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- Best MSW Programs in New York City
- Types of MSW Programs in New York City
- A Closer Look at Online MSW Programs in New York City
- Social Work Licensing Requirements in New York City
- Job Demand for MSW Grads in New York
- Salaries for Social Workers in New York
- Social Work Student and Professional Resources in New York City
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Campus and Online MSW Programs in New York City
Discover accredited social work master’s programs in NYC and see how they can prepare you to make a positive impact as a social work professional.
Last Updated: 06/22/2021
MSW programs in NYC are ready to help you obtain the skills and knowledge needed to make a difference in your community, whether by working for a local health clinic, a government agency, or a local nonprofit.
This guide highlights the best online and campus MSW programs in NYC, breaks down the different types of MSW programs available, and provides other key information to help you on your search for a quality program. These accredited programs can prepare you to become a state-licensed social worker or pursue related professional opportunities, whether you have a background in social work already or are coming from a different field.
Learn more about MSW programs in New York below and find the one that’s right for you.
Best MSW Programs in NYC for 2021
We’ve identified three of the best MSW programs in NYC to help you start your school search. We vetted the programs profiled below using proven selection criteria like CSWE accreditation, curriculum flexibility, and student support resources. Find out more about the schools with masters in social work programs in NYC that stand out in 2021 and learn what to expect from a top-ranked program.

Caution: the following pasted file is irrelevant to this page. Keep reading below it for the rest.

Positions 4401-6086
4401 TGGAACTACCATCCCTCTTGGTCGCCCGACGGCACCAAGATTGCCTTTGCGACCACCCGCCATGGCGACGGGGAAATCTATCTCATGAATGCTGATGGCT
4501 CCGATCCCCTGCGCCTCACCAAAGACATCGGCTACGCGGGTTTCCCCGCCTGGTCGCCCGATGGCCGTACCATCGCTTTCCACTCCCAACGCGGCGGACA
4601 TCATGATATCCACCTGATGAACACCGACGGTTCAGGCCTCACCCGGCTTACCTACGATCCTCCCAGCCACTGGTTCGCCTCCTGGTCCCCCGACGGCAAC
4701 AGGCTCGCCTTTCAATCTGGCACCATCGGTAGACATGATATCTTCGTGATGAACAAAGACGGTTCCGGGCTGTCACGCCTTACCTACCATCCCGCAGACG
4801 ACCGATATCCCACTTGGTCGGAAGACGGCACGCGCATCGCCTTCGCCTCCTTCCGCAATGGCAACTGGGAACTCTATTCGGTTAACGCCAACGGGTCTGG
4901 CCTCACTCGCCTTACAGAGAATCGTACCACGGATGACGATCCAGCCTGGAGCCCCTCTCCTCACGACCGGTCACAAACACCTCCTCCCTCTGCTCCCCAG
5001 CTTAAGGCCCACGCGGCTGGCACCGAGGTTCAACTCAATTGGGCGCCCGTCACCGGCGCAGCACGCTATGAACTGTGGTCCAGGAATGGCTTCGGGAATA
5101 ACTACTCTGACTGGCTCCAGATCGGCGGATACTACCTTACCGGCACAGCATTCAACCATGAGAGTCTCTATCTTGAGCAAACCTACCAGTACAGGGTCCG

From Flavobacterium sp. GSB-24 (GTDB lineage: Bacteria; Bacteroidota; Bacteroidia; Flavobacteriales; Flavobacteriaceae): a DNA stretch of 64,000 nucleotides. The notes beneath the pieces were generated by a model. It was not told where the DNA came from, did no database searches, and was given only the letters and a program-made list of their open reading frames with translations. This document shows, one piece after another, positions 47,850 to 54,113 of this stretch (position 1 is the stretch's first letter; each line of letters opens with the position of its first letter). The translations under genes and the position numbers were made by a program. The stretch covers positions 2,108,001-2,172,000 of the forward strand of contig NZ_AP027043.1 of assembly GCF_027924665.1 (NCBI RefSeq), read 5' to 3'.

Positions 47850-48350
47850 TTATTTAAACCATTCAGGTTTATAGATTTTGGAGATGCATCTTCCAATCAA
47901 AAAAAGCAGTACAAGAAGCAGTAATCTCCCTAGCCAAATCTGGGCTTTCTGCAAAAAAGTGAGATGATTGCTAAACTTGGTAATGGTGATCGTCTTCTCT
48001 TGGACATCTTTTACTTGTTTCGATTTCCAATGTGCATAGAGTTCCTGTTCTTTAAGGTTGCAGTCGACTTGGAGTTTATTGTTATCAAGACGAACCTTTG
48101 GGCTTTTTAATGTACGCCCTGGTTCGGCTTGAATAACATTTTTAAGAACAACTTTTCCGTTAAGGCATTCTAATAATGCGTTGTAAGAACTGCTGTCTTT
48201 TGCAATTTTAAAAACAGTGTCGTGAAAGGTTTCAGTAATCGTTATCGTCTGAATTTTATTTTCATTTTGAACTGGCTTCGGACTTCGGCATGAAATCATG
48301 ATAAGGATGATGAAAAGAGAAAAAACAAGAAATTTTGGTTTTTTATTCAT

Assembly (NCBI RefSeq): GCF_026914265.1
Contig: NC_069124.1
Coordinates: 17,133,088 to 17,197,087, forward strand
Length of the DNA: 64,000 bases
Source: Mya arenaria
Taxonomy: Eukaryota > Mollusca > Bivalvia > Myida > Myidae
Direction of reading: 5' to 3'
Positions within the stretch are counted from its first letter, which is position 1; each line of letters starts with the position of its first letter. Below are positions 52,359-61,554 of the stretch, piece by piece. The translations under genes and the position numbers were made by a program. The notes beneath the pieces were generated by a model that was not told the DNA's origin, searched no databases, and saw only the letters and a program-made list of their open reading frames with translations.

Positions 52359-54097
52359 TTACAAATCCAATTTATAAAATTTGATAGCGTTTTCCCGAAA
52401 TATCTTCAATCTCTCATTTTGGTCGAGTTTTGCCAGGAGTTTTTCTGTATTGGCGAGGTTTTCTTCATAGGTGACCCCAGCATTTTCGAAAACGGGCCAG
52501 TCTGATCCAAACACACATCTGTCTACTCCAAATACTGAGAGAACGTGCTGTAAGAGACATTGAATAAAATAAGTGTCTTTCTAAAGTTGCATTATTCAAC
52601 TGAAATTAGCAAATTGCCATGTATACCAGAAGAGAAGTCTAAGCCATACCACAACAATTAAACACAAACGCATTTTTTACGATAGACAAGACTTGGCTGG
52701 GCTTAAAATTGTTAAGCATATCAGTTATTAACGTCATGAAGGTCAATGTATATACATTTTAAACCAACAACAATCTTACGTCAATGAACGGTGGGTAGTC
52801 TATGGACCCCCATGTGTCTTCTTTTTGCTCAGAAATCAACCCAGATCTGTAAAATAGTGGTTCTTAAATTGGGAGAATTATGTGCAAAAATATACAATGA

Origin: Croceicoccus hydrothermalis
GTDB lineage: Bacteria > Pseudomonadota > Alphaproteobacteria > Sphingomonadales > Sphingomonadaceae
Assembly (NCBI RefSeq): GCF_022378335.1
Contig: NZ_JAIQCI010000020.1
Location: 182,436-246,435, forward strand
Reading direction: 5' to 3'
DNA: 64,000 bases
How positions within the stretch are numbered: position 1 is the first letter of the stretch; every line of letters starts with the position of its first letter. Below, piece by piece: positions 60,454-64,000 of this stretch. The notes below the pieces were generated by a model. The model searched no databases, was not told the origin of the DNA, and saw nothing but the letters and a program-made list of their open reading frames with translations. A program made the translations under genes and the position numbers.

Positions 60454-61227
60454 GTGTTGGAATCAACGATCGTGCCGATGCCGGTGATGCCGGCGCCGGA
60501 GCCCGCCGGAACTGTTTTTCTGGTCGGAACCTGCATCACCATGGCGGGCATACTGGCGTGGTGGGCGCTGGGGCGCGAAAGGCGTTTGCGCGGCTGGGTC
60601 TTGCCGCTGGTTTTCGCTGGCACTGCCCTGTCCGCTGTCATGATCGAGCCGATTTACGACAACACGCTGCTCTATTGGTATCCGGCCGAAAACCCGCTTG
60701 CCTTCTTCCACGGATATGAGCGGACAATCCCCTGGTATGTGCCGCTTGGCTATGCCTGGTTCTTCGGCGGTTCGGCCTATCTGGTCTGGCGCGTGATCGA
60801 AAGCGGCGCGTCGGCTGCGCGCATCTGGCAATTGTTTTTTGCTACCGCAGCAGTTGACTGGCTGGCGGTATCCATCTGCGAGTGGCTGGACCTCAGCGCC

New York University
York College / CUNY
Types of MSW Social Work Programs in New York City
A Closer Look at Online MSW Programs in New York City
Students attending online MSW programs complete a hybrid course of study. This means requirements include both in-person and virtual learning experiences. Most programs deliver coursework online using some combination of synchronous or asynchronous tools. Some augment coursework with face-to-face meetings where students can network with faculty and peers.
Programs usually pivot to in-person requirements near the end of study for supervised fieldwork, which allows students to synthesize learning in applied settings ahead of licensure. Fieldwork placements occur in the greater NYC area or within students’ home communities. See our guide to online MSW programs for more information on how online/hybrid programs work.
New York City Online MSW Program Spotlights
FAQs About Online MSW Programs in New York City
Social Work Licensing Requirements in NYC
After graduation, you must complete state licensure requirements before you can practice as a credentialed professional. The New York Office of the Professions establishes these requirements, which ensure compliance with state rules and regulations, and sets guidelines for renewal and continuing education. For more information on social work licensing requirements in NYC, see our state-by-state social work licensure guide.
Job Demand for MSW Grads in New York